Feline Leukemia Virus
Cats are sometimes born with Feline Leukemia or Feline Immunodeficiency, or can contract either of them at any time after birth, through means of intimate contact with infected cats (Felv) or bite wounds (FIV). Neither of these diseases can be cured, yet testing for them is recommended for all cats six weeks and older when they are first brought into a household. This is because, given knowledge of your cat’s feline leukemia and feline immunodeficiency virus status, we can help you make informed choices for the management of your cat’s health.
Note that these illnesses may remain dormant, not causing any medical issues until years after birth or infection. Therefore, we also recommend that every sick cat is tested for both diseases, even if they have previously been tested. Common signs of the disease include anemia and difficulty in fighting off even relatively minor further infections (as these viruses attack the cat’s immune system).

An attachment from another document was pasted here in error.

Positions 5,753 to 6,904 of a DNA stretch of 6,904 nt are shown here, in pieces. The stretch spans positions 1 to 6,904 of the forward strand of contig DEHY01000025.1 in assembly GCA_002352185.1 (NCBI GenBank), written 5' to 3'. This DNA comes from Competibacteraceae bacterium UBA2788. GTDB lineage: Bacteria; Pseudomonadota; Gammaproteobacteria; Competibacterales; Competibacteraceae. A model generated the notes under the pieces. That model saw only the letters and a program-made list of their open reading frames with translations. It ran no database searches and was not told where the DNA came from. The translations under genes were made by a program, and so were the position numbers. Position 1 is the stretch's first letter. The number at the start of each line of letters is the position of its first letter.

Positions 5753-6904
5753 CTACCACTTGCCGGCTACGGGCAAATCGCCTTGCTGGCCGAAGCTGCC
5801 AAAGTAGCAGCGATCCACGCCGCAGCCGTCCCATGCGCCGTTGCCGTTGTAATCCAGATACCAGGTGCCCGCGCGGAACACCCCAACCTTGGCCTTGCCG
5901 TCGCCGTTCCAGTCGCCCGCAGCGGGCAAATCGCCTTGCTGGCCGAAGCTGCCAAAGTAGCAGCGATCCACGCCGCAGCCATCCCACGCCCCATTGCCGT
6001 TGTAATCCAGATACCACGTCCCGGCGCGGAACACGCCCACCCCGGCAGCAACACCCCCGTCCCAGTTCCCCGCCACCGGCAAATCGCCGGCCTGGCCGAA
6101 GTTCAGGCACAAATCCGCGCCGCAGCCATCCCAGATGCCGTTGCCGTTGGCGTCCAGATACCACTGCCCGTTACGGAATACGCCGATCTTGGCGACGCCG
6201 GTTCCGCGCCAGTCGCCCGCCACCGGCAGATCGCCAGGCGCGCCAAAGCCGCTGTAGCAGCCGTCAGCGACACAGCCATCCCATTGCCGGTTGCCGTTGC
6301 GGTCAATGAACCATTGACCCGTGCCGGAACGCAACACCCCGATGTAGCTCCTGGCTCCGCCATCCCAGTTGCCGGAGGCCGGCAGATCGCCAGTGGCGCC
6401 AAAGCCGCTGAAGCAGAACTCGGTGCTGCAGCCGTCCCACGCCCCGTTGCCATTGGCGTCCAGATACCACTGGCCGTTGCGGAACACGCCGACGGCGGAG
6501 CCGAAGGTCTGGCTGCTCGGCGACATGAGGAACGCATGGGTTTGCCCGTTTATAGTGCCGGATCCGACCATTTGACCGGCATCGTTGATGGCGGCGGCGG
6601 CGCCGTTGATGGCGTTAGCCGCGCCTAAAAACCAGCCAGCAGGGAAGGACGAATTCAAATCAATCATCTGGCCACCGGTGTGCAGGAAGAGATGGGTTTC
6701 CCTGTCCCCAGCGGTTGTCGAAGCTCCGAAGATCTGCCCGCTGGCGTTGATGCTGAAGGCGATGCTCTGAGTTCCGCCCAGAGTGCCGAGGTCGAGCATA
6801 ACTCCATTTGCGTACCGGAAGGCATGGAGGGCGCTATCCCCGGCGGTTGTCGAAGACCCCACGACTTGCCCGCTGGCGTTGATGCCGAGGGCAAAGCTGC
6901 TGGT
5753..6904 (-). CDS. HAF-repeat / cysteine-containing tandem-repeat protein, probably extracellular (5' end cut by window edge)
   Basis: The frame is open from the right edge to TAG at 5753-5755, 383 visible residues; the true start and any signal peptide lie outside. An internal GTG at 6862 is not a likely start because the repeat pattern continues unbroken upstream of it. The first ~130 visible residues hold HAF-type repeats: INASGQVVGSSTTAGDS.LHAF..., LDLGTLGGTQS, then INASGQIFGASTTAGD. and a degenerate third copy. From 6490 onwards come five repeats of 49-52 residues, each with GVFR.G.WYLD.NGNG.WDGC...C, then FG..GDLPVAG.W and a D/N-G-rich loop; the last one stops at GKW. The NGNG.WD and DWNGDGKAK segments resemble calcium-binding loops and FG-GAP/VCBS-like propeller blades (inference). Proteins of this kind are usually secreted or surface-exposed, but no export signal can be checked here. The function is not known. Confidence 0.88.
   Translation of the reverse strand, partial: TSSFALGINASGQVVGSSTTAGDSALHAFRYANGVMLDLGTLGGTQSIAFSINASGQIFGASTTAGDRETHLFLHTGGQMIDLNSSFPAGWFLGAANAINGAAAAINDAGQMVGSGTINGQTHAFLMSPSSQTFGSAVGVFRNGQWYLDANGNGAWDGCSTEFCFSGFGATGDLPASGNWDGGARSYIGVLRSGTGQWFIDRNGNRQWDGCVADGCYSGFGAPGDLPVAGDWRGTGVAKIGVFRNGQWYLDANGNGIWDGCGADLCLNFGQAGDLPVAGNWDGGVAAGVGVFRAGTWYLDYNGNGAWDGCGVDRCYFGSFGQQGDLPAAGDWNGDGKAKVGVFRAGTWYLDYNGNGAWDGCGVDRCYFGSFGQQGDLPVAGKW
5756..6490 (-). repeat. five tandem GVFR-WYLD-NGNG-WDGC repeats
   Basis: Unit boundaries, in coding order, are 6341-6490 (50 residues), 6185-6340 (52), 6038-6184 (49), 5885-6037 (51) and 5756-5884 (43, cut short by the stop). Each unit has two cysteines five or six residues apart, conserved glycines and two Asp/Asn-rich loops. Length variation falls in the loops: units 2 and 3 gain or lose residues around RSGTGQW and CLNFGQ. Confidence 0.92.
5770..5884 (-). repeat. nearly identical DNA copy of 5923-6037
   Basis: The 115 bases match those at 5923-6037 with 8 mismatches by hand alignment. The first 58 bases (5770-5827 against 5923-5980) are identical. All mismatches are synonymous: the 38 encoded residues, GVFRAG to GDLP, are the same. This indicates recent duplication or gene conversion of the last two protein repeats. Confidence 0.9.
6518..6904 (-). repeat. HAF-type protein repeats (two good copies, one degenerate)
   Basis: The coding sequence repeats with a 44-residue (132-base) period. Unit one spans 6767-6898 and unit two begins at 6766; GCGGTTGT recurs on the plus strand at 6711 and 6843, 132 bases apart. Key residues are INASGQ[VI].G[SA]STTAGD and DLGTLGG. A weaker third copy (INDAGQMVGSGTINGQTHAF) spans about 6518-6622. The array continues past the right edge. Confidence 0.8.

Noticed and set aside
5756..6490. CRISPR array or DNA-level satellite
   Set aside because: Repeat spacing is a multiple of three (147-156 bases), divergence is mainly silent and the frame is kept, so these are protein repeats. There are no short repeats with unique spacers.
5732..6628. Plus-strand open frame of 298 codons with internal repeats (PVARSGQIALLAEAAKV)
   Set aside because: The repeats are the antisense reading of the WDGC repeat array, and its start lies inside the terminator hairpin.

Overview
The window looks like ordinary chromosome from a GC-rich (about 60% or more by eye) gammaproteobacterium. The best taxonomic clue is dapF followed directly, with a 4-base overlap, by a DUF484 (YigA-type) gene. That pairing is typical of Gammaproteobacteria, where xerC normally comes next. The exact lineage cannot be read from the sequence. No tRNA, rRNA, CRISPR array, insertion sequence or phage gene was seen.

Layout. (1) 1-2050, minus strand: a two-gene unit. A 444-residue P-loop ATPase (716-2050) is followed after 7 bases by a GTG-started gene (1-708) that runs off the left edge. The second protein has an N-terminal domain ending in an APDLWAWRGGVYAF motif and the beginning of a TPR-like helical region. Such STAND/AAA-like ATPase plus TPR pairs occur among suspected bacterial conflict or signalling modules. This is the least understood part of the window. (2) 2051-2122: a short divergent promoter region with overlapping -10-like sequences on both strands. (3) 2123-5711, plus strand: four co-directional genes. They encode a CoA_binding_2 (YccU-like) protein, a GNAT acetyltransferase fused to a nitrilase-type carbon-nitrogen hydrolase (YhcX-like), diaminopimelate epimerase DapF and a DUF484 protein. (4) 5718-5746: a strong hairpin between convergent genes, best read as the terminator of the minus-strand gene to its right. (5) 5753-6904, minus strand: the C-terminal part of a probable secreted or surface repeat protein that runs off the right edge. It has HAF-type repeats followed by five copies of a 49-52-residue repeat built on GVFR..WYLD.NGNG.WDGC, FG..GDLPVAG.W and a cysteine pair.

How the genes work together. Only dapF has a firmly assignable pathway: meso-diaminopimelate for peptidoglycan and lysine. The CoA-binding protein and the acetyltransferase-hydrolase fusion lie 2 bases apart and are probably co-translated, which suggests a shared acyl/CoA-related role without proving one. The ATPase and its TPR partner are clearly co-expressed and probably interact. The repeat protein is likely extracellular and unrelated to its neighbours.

Vaccinations which prevents new infection is available for feline leukemia. We consider vaccination against feline leukemia “optional” for owners of indoor cats, and due to the many dangers which outdoor living can pose, we recommend all cats live strictly indoors. Owners of cats who go out at all, including by occasionally escaping, or in “my yard only” need to understand that they have an outdoor cat. It is incredibly easy and common for cats to escape from their owner’s yard and return before the owner can tell the difference. Yet this short span of time is still enough to potentially expose your cat to feline immunodeficiency. However, if you do make the choice to let your cat go outside, we strongly recommend he or she is vaccinated against feline leukemia.
While a vaccine for FIV currently exists, it is not recommended, and currently unavailable in North America. While scientists continue to work on creating a safe, effective vaccine for FIV, current recommendations are to limit your cat’s exposure to other cats that may be infected. FIV positive cats can be co-housed with FIV negative cats, provided that they live in a “stable” environment where the cats do not fight with each other, or create puncture wounds which may transmit the disease.